And apparently they didn’t look at Barry Zito’s stats since 2002, or they may have noticed that Zito has been on a downward spiral since winning the AL Cy Young Award. Most likely, agent Scott Boras left the 2003-2006 stats out of the presentation booklet.

Way to go, Giants! The only team dumb enough to give a convict $21M for another year of public relations damage control (again, when no one else was bidding), proves that the Barry Bonds signing was no fluke — they really ARE that stupid!

As a Mets fan, I may sound bitter at our team not getting its primary free-agent target. However, I’m not so upset about missing out on Zito as I am about the utter lack of responsibility and sheer stupidity on the part of the Giants. It’s understood that MLB is swimming in money right now, and Zito wouldn’t be getting the dough if the cash wasn’t there. What bothers me to no end is the Giants’ lack of negotiation tact, which has so tilted the market that it makes the Chicago Cubs’ behavior resemble sanity, and their willingness to overvalue mediocrity.

Believe me, I understand that the owners have heaps of millions to spend — I just don’t see that kind of money going to a player of Barry Zito’s caliber. If Sandy Koufax is on the market, fine. Roger Clemens, sure. But does anyone really believe Barry Zito is equal to Roger Clemens?

Furthermore, MLB teams had Scott Boras on the ropes, and the Giants not only gave him a standing 8-count, they pulled him back into the ring and gave him a Coke. After losing two battles with the Boston Red Sox, and being unable to initiate a bidding war between the Mets and Rangers, the superagent was suddenly looking penetrable and vulnerable. In one swift stroke, Boras has been empowered once again to obliterate logic from free-agent signings. The King has returned to the building, folks.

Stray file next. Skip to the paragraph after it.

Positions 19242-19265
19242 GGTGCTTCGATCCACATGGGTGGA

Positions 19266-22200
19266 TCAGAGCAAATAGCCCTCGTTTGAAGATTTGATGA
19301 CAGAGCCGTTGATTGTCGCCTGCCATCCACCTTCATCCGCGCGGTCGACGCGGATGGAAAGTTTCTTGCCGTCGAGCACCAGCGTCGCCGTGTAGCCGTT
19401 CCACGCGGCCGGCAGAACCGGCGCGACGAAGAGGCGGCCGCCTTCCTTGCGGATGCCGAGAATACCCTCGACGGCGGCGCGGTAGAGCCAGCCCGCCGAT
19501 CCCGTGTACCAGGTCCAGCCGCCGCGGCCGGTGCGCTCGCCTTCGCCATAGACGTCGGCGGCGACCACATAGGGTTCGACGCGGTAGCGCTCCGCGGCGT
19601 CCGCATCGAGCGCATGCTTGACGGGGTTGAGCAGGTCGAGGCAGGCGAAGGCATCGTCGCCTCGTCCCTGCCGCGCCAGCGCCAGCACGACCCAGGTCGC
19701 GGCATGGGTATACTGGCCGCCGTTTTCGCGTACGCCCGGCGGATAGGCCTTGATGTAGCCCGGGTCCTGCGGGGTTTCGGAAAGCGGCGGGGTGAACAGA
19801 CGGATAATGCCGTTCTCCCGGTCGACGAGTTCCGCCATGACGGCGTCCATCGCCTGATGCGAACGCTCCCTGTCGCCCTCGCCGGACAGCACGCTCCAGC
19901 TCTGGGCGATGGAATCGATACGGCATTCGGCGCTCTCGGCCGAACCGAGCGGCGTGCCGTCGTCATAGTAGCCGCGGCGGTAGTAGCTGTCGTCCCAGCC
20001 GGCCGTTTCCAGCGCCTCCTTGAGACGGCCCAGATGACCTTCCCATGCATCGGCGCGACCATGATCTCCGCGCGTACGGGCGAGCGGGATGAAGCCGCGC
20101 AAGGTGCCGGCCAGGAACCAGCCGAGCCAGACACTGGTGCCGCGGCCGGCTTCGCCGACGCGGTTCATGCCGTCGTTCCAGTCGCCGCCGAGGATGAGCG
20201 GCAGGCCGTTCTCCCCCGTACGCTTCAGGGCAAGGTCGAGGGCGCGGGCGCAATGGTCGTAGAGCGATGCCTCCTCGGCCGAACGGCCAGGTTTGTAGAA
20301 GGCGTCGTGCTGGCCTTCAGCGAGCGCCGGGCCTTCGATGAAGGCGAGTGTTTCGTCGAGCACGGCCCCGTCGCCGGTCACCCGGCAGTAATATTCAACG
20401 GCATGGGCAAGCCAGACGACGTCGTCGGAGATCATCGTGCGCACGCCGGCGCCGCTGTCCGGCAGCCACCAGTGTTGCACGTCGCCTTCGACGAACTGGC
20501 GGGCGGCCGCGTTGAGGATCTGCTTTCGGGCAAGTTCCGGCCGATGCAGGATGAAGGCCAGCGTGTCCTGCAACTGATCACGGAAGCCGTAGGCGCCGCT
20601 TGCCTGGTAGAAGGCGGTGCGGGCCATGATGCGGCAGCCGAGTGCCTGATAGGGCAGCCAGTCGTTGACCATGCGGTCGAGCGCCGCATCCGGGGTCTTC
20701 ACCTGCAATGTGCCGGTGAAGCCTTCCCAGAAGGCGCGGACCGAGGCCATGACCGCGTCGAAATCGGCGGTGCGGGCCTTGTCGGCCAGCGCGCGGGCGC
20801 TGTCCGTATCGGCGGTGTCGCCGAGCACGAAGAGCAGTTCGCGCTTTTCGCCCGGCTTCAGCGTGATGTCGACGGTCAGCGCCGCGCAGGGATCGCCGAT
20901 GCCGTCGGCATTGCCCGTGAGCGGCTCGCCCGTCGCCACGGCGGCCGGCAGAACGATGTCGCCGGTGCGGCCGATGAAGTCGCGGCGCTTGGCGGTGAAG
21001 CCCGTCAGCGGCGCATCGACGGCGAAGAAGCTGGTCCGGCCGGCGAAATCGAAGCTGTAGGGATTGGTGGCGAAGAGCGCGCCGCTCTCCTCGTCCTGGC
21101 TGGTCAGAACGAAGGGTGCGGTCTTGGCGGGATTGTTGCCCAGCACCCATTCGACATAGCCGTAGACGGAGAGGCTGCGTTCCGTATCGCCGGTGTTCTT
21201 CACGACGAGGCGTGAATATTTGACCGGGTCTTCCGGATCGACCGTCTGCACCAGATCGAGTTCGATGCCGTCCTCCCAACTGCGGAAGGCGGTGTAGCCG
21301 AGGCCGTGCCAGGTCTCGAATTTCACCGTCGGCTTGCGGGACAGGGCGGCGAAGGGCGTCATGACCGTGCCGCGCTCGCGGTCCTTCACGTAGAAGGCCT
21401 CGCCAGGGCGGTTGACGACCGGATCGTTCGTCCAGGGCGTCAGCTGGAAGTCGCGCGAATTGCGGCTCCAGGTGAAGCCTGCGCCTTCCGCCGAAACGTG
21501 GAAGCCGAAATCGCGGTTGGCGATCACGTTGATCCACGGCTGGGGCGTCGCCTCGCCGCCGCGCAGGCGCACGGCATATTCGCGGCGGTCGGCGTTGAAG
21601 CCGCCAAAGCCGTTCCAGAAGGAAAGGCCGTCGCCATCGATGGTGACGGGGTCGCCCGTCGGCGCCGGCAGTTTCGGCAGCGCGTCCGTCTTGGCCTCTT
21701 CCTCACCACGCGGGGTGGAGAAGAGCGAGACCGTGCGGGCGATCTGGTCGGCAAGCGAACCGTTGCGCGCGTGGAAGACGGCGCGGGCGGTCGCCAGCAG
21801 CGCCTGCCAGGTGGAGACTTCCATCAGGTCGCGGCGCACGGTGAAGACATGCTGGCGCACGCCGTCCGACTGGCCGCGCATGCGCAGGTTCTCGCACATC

Oh, and so much for Barry Zito’s touching article in SF Gate last week, and his desire to hook up with “… an owner who sees eye-to-eye with me in my goal to lead a team to multiple World Series championships”. Take a look, Barry — the Giants are built for 2007, with Mr. Bonds as the centerpiece. That is, if Bonds isn’t thrown in jail by the FBI first. Supposedly, the Giants were “going in a new direction” — presumably away from Bonds — and rebuilding with youth. Well, that idea lasted about five minutes, as the Giants brought back 35-year-olds Ray Durham and Steve Kline, and added “youngsters” such as Bengie Molina, Ryan Klesko, Rich Aurilia, and Dave Roberts. Oh, they do have Matt Cain, and Pedro Feliz won’t turn 32 until the second week of the season, so I suppose they’re built for “multiple championships”.

Good luck and good riddance, Mr. Zito. You probably wouldn’t have been able to handle New York anyway.